Thursday, March 28, 2013


From This Time Is Different: Eight Centuries of Financial Folly, Carmen M. Reinhart and Kenneth S. Rogoff, Princeton, 2009, 
If there is one common theme to the vast range of crises we consider in this book, it is that excessive debt accumulation, whether it be by the government, banks, corporations, or consumers, often poses greater systemic risks than it seems during a boom. xxv

Although private debt certainly plays a key role in many crises, government debt is far more often the underlying problem across the wide range of financial crises we examine. xxxiii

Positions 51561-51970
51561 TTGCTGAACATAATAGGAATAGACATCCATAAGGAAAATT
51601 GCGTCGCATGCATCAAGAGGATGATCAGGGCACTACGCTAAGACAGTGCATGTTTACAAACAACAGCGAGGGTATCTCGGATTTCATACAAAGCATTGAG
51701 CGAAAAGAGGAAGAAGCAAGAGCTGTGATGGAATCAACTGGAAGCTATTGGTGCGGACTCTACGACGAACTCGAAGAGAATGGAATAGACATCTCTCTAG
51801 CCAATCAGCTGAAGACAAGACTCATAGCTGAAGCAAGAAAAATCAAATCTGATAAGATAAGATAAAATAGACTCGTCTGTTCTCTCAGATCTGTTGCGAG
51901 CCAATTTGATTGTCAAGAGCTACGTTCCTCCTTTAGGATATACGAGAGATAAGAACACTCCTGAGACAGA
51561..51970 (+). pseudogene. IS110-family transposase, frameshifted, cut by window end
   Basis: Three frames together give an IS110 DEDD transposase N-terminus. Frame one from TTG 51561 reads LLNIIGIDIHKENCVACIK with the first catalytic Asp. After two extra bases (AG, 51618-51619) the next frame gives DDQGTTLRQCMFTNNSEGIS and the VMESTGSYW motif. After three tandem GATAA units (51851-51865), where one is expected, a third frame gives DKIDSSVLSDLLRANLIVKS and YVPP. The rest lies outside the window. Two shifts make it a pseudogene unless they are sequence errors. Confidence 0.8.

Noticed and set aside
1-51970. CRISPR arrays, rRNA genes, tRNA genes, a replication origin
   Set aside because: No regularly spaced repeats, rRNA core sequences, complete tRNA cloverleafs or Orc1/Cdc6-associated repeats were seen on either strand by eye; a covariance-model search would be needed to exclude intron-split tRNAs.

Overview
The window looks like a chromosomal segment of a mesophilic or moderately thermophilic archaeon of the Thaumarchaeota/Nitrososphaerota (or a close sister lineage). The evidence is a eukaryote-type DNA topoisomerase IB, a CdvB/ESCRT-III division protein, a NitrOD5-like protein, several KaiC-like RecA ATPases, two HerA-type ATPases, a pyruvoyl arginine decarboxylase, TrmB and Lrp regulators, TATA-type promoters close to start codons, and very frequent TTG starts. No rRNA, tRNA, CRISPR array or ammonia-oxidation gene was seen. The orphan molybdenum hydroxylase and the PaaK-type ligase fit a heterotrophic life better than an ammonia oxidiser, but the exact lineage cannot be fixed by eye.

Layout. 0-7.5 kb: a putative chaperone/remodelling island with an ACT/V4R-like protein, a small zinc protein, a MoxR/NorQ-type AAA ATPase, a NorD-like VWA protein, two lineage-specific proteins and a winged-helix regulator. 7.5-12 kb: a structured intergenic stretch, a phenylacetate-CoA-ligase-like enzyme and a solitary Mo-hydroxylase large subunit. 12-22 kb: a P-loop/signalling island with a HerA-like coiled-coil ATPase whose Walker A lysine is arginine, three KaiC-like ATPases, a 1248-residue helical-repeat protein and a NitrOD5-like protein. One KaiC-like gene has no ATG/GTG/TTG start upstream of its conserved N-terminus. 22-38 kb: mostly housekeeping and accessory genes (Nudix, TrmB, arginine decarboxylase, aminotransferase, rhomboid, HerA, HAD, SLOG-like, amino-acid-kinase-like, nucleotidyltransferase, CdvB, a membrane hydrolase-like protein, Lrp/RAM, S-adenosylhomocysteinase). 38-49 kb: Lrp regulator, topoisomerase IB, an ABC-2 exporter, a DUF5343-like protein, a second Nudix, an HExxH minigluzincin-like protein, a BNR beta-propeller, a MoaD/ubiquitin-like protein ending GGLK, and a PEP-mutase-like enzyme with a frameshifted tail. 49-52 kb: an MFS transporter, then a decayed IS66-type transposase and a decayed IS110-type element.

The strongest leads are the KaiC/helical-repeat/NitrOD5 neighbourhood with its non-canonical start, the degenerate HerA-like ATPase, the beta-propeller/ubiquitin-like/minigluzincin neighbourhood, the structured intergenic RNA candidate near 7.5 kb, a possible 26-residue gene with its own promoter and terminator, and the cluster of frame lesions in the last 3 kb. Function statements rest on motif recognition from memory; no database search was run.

Severe financial crises rarely occur in isolation. Rather than being the trigger of recession, they are more often an amplification mechanism: a reversal of fortunes in output growth leads to a string of defaults on bank loans, forcing a pullback on other bank lending, which leads to further output falls and repayment problems, and so on. 145

[I]nflation has long been the weapon of choice in sovereign defaults of domestic debt and, where possible, on international debt. 175

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